Wednesday, October 10, 2012
St. Louis Rams tight end Lance Kendricks is congratulated by Daryl Richardson, left, after catching a 7-yard pass for a touchdown during the first quarter of an NFL football game against the Arizona Cardinals, Thursday, Oct. 4, 2012, in St. Louis.
BY JIM THOMAS
October 10, 2012
After catching a 7-yard touchdown pass from Sam Bradford, tight end Lance Kendricks gave a matter-of-fact hug to running back Daryl Richardson and center Robert Turner in the end zone. End of celebration.
In short, Kendricks acted like he'd been there before.
Actually, he has, but he hasn't. In two preseasons with the Rams, the 2011 second-round pick has scored four TDs. But his grab against Arizona marked his first touchdown in the regular season.
"Long time coming, but hopefully there's a lot more," Kendricks said.
In some ways, Kendricks has been a victim of his stellar rookie preseason, when he led the Rams in catches (11), yards (155), and TD catches (three). He made it look easy that August and looked like a star in the making.
But once the regular season started, he had some costly drops, a couple of which would have resulted in touchdowns. For a while, it looked like he might have lost some confidence. But then in Game 5, in Green Bay, he caught four passes for 71 yards, including a long of 45 yards.
Although lost in the din of a fifth straight loss, Bradford's high-ankle sprain, and even the Cardinals-Brewers baseball playoff series, it looked like Kendricks might be settling in as a pass-catching threat.
But the very next day, the Rams traded for wide receiver Brandon Lloyd, and that meant fewer pass-catching opportunities for everybody. Over the final 11 games of 2011, Lloyd was targeted nearly 11 times a game. Kendricks went from being targeted 5½ times a game before the Lloyd trade to just 3.2 times a game.
Factored in as well around midseason was that Kendricks missed one game entirely and was slowed in a few others by a mid-foot sprain. Long story short — fans, media, and coaches never got to see if Kendricks could approach that preseason form.
"It was the kind of adversity you go through in a season," Kendricks said. "We were losing games, and things got almost desperate if you want to say it. But you keep learning and you keep trying to pick the brains of those around you.
"You keep trying to work on your technique. You try to get better as a player. Even though the stats aren't showing up on the board, you can still run a good route, you can still pass block, whatever."
Chalk it up to experience, or lack thereof, as a rookie.
"I think I definitely learned a lot," Kendricks said. "I think I had a lot on my shoulders. A lot I wasn't able to overcome, but I tried to control what I could do. And I just tried to play as hard as I could for the time that I was on the field."
During the offseason, Kendricks worked on getting yards after the catch. During the six-week break between the spring practice period and the start of training camp, he also worked on his conditioning, endurance and focus back home in Milwaukee with something called "hot yoga." It's yoga done indoors with the thermostat turned up to 90 degrees.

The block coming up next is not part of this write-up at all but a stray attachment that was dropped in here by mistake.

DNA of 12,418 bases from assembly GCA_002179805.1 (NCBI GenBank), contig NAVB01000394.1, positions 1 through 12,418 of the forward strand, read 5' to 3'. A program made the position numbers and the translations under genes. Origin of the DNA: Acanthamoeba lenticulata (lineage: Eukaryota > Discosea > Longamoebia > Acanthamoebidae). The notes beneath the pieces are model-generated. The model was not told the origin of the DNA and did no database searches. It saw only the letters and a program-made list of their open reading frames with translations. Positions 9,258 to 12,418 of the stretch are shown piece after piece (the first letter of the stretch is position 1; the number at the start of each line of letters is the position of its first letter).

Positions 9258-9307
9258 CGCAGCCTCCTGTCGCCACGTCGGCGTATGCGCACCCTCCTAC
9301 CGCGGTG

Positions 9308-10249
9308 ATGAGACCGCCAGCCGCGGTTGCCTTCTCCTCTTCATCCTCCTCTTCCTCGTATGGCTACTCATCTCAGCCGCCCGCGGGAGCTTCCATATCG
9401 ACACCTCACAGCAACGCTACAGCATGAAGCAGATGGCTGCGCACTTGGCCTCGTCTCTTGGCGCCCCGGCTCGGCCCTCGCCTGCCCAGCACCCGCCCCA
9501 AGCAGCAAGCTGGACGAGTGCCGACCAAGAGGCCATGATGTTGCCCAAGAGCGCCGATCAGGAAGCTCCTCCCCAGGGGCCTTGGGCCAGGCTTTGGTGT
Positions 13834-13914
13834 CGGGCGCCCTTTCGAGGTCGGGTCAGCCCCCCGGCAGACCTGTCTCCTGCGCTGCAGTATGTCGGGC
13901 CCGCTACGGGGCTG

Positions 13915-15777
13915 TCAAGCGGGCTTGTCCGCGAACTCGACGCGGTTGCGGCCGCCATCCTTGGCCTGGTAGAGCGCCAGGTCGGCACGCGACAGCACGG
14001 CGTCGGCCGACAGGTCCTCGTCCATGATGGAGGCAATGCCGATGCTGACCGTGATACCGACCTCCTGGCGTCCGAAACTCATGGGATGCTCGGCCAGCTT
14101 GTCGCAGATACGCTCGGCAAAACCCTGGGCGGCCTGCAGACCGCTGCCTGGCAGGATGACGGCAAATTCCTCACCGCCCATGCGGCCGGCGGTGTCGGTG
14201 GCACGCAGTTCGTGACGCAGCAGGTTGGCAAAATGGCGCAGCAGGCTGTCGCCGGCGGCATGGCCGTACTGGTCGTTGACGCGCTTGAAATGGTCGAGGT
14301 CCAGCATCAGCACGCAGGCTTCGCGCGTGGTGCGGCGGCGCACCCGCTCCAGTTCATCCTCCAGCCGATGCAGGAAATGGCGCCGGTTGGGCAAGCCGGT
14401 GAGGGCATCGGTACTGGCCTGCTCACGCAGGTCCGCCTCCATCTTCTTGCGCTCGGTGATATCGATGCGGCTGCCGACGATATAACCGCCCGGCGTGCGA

"Ninety degrees for 90 minutes," Kendricks said. "It's a big room with a lot of people in it, so it gets real hot. So you do the poses and try to stay in there. It's supposed to cleanse you, and when you come out you're supposed to feel more refreshed and more focused and all that good stuff."
He did it twice a week, with a group that included lots of college students and mothers.
"I kind of just tried it on my own," he said. "I read a couple articles about it. And I learned other players and other athletes did it. They were less injury-prone and more flexible."
Kendricks started 2012 with a solid preseason (five catches for 78 yards and TD). Once the regular season hit, he dropped a couple of catchable balls against Chicago, as well as one against Arizona. But they were all shorter passes and weren't drive-stoppers or TD-killers.
"The one where I kind of back-shouldered it (against Arizona), nine times out of 10 I make that catch," Kendricks said. "It's kind of frustrating, but it's like, you know, move on. Move on and play the next play."
Otherwise, Kendricks has caught just about everything thrown his way. He has been targeted only 15 times so far this season but has 10 catches, the third-highest total on the team behind Danny Amendola's 32 receptions and Brandon Gibson's 13.
The Rams would like to see Kendricks improve on his "out-of-frame" catching — balls where he has to reach out for the football. But otherwise there are no complaints.
"He's been playing very well," coach Jeff Fisher said. "His blocking, I think that goes unnoticed. But I was happy that he was able to make that (touchdown) catch. He made a big catch for us (against Seattle) to keep a drive alive down the middle part of the field, so he's coming on. Rob (Boras) is working with him, doing a good job with him. It's hard to take him off the field because of his ability."
Boras is the Rams' tight ends coach.
Kendricks has participated in about 85 percent of the team's offensive snaps this season. In three of the Rams' five games, only the starting offensive linemen and quarterback — who almost never leave the game barring injury — have played more snaps on offense.
Because of the injury situation on the offensive line and protection issues, Kendricks has stayed in to block on numerous pass plays. Would he like to get the ball more?
"Who doesn't?" Kendricks said. "It'll come. We've got a ton of season left. I'm not worried about that."
And with the injured Amendola out for a month or two, Kendricks could help pick up the slack.
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